On March 10 of this year, Department of Homeland Security Secretary Janet Napolitano and Canada's Public Safety Minister Vic Toews unveiled a Joint Border Threat and Risk Assessment. The report focuses on national security, criminal enterprises, migration, agriculture and health threats to the border. A press release described how the joint initiative, "is a part of a shared vision for border security that Secretary Napolitano and Minister Toews outlined during meetings held throughout 2010, and reflects their mutual commitment to working together to safeguard both nations' vital assets, networks, infrastructure and citizens."
The assessment addresses common threats to the border such as, "terrorism and transnational crime articulated by President Barack Obama and Canadian Prime Minister Stephen Harper in February. Their historic declaration -- "Beyond the Border: A Shared Vision for Perimeter Security and Economic Competitiveness' -- sets forth how the United States and Canada will manage our shared homeland and economic security."
The Conservative government has maintained that a security perimeter with the U.S. will not impact on sovereignty, but a poll issued last month suggested that Canadians remain concerned. The Vancouver Sun reported that a survey conducted by Ipsos Reid found that 68% believe Canada, "will compromise too much power over decisions about immigration, privacy and security to get a perimeter security agreement."
Since the Beyond the Border declaration was announced, the Canadian government has taken some heat for the bilateral talks being held in secret. In an attempt to curb some of the criticism, they launched a new website where the public can share their ideas on the planned security perimeter. The submission guidelines explain, "From now through to April 21, 2011, you can participate in our online consultation and provide your thoughts on initiatives that would improve security while supporting economic competitiveness, job creation and prosperity."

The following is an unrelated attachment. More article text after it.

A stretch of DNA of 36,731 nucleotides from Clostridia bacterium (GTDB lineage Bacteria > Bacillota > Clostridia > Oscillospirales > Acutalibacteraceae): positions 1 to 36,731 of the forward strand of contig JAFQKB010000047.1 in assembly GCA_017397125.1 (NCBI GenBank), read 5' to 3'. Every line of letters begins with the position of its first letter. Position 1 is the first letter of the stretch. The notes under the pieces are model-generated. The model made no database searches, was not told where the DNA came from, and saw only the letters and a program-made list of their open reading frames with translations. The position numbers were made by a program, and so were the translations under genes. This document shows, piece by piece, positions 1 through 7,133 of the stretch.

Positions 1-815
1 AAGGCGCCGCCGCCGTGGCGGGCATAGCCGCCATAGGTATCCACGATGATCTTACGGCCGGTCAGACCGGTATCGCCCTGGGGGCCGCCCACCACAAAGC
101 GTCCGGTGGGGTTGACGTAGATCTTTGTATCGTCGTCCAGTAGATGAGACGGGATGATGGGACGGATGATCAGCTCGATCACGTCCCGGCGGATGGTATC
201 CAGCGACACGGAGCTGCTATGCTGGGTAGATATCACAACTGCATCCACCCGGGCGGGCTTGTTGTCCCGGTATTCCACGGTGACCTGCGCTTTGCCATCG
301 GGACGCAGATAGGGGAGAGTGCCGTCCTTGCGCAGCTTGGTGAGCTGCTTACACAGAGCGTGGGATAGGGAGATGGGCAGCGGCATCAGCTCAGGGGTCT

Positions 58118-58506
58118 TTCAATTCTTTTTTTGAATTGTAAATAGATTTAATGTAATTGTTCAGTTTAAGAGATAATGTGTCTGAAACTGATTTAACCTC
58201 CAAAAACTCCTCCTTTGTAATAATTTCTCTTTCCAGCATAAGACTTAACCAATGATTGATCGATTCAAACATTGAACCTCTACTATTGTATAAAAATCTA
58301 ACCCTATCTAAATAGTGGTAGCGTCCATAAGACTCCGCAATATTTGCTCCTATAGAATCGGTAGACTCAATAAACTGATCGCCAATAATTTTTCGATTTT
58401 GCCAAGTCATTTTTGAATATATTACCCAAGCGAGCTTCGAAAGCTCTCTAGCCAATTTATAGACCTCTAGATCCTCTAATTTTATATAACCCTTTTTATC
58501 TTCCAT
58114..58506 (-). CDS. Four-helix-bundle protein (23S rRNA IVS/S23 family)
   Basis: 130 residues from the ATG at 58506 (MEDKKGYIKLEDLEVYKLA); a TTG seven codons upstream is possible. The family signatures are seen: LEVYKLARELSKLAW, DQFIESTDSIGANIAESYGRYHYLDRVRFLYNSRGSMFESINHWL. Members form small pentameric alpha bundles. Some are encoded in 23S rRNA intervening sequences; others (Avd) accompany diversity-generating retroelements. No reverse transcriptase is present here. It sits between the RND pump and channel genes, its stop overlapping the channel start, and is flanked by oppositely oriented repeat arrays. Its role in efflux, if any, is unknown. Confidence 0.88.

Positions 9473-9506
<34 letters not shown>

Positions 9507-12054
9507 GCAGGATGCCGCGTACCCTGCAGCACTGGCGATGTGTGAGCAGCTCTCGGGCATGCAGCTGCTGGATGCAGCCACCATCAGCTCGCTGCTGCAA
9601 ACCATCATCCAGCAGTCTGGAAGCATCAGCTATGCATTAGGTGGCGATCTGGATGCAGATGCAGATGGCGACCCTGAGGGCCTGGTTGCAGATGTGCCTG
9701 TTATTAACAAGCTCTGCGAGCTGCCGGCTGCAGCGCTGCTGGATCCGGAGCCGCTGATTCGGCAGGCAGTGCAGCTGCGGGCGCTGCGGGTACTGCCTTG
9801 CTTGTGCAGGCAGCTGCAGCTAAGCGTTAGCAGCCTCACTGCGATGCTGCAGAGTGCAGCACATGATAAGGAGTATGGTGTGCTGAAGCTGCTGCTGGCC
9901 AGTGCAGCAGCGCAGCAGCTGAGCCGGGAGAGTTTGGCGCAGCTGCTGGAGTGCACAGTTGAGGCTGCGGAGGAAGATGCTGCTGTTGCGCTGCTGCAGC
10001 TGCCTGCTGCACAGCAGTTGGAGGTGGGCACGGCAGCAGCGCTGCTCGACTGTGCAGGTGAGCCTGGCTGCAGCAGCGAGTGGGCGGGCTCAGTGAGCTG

Apparently, the results will later be published and will help shape an action plan that is expected to be released in the coming months. Much like the infamous Security and Prosperity Partnership of North America, this latest undertaking with the U.S. lacks transparency and thus far, Parliament and Congress have also been excluded from the whole process. While asking for feedback from Canadians is a step in the right direction, the measure falls well short of any national debate on the subject.
NDP MP Brian Masse called the government's decision to offer only online public input on the proposed North American security perimeter, unacceptable and inadequate. In a letter written to International Trade Minister Peter Van Loan, Masse stated, "It is my hope that you will reconsider this half measure and give Canadians the opportunity to engage the government directly in this process by conducting public consultations across Canada." With a federal election now set for May 2, Canadians will get a chance to voice their opinions at the ballot box.
Negotiations on a Canada-U.S. trade and security agreement have sparked privacy concerns, along with fears that sovereignty could be sacrificed. During the course of the election campaign, this could become an important issue. While a lot can change over the next month, the Conservatives are currently leading in the polls. If they are able to secure a majority government, this would give them a clear mandate to pursue a continental security perimeter pact.
The opposition Liberals have been somewhat critical of the proposed deal, but if they do win the election, it is unlikely that they would make any changes. In Canada, whether it's the Conservative or Liberal party holding the reigns of power and in the U.S., a Democrat or Republican in the White House, deep North American integration continues unabated.